School board plan questioned

3 state senators say change in appointment process doesn't address concerns

March 30, 2005|By Liz F. Kay | Liz F. Kay,SUN STAFF

Three Anne Arundel County state senators say they have concerns about House Speaker Michael E. Busch's proposal to establish a new citizens commission that would recommend school board candidates to the governor, and then have those new members run for election.

On Monday, the House of Delegates passed the compromise plan by a 131-1 vote, with Anne Arundel Del. Joan Cadden dissenting. The plan mirrors the selection process for state appellate judges, who are confirmed by election.

The Senate will weigh the bill, but three of five county senators have said they probably will not support it. Local bills traditionally need the support of a majority in both the county's House and Senate delegations to advance.

"I don't want to see us change something if it's not going to be much better than the current system," said Sen. James E. DeGrange Sr., a Democrat.

Sen. John A. Giannetti Jr., a Democrat who represents parts of Anne Arundel and Prince George's counties, said he's not convinced the change would address some of the concerns about the school system.

"Parents are always so quick to point fingers at the school board" when schools don't succeed, said Giannetti. He stressed that it's the "stability [of leadership] that makes the school system excel."

Sen. Philip C. Jimeno, also a Democrat, has also said he doubts whether changing the process will lead to different outcomes.

Reached last week, Sen. Janet Greenip, a Republican, didn't rule out supporting the bill. Sen. John C. Astle, a Democrat, could not be reached for comment this week.

Busch said last week that he offered the amendment to a proposed referendum on elected school boards because of concerns that direct elections would hurt minority representation.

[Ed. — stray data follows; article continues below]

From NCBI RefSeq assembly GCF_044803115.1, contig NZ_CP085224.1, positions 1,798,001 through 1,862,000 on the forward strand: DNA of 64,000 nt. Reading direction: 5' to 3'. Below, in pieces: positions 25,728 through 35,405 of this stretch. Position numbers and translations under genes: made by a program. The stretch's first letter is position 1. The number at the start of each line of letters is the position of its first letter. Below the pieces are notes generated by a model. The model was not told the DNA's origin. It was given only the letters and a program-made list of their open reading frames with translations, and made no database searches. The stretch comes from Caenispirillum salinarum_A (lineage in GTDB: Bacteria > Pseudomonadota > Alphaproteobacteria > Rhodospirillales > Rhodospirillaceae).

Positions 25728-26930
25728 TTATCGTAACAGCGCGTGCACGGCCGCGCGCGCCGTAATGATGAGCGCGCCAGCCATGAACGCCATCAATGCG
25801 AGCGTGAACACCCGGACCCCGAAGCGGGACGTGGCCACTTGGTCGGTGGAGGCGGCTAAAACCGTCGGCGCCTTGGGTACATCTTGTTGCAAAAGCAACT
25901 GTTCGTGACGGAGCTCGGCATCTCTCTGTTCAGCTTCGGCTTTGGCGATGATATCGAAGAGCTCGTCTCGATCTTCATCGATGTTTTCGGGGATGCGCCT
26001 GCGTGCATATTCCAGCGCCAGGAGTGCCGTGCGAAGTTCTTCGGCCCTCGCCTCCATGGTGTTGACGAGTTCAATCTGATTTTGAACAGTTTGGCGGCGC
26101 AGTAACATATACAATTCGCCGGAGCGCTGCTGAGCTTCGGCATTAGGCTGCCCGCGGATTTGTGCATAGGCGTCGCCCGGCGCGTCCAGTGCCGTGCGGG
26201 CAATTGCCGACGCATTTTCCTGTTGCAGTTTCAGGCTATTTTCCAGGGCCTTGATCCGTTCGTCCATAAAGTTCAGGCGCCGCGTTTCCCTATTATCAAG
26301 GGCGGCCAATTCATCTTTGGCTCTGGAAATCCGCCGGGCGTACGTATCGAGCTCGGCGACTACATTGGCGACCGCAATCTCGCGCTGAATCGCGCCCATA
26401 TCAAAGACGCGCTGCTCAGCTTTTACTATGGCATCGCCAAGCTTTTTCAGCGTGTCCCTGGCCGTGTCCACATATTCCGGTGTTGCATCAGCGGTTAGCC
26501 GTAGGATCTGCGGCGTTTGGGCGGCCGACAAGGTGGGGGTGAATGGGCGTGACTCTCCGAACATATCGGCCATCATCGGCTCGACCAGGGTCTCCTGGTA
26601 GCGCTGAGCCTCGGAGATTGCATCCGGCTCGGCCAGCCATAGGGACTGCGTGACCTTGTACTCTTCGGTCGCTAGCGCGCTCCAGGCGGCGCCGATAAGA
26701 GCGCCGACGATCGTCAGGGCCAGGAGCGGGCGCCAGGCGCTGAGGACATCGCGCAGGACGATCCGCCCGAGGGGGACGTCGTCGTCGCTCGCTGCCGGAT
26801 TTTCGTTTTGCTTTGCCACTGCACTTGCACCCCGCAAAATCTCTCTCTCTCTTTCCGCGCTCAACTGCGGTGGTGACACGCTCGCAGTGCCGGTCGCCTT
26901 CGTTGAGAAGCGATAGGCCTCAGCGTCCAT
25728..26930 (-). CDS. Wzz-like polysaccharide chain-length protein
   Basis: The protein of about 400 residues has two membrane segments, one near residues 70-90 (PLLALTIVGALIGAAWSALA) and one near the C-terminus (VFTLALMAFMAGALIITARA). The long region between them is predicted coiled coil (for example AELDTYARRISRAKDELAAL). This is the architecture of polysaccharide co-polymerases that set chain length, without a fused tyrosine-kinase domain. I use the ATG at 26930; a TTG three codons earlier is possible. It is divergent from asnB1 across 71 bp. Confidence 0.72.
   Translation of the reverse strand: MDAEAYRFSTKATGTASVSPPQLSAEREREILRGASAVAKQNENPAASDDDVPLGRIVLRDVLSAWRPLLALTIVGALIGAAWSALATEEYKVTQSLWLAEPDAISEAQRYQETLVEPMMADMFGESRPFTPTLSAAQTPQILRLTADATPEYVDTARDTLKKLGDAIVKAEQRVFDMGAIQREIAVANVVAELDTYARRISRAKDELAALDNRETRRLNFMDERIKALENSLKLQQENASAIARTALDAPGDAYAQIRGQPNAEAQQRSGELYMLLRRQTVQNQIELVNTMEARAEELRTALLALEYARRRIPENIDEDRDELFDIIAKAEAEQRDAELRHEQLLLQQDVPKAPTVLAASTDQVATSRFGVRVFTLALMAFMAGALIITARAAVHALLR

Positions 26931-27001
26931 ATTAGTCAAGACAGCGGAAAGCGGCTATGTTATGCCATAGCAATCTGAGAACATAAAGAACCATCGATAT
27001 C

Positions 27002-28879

"In my district, the majority of the students in the public school system are African-American," Busch, of Annapolis, said last week. "That's why I've been protective of some kind of nominating process."

However, he said, "there was a consensus that change needed to be made."

Under the current system, a nominating convention of several hundred delegates screens candidates and forwards its picks to the governor, who makes the final decision. The governor is not required to choose one of their recommendations, however.

If approved, the measure would affect vacancies starting in 2006. The bill would create a 13-member nominating commission to make recommendations to the governor, who would have to select from its list.

Once appointed, the member would serve on the board until the next general election and then run on the ballot to retain the seat. Anne Arundel - one of eight school districts whose school board members are appointed by the governor - would be the first in the state to adopt such a method.

Some criticize the current process, because the governor is not required to select from candidates vetted by the convention, unlike the new proposal.

Three years ago, some Anne Arundel parents were outraged when then-Gov. Parris N. Glendening passed over the convention's preferred choice and selected businessman Konrad M. Wayson, who had the backing of County Executive Janet S. Owens.

"That's probably as close to an elected school board as we're going to get," said Sheila M. Finlayson, president of the Teachers Association of Anne Arundel County, which backed the referendum.

Bob Burdon of the Annapolis and Anne Arundel Chamber of Commerce has voiced support for the bill as well, although the group previously opposed direct election of school board members. In a letter to senators, Burdon wrote that the bill "offers what we believe to be an appropriate solution to the present problems plaguing the current convention selection process, which has also been a cause for concern at the Chamber of Commerce."

This is not the first time that Busch, a county parks and recreation official, has weighed in on the issue during the more than two decades that the Anne Arundel delegation has considered the school board debate.

In 1995, Busch persuaded the House delegation to back a proposal to have a nominating commission pick three members (without a subsequent election), but the county's Senate delegation did not go along. The next year, county senators passed a bill to allow the county executive to appoint members, but delegates did not support it.

Dels. John R. Leopold and Tony McConkey, Anne Arundel Republicans who along with two Democrats sponsored the original bill, supported Busch's amendment last week.

The change will make board members "more accountable, more responsive," McConkey said. "I think this is 100 percent better than what we had."

Added Leopold: "The element of the proposal that I think helped generate the consensus is that these appointees must receive public scrutiny."

Until recently, the delegation was focusing on a bill that would have given voters three options: the status quo, a board appointed by elected county officials, or a hybrid of appointed and elected members.

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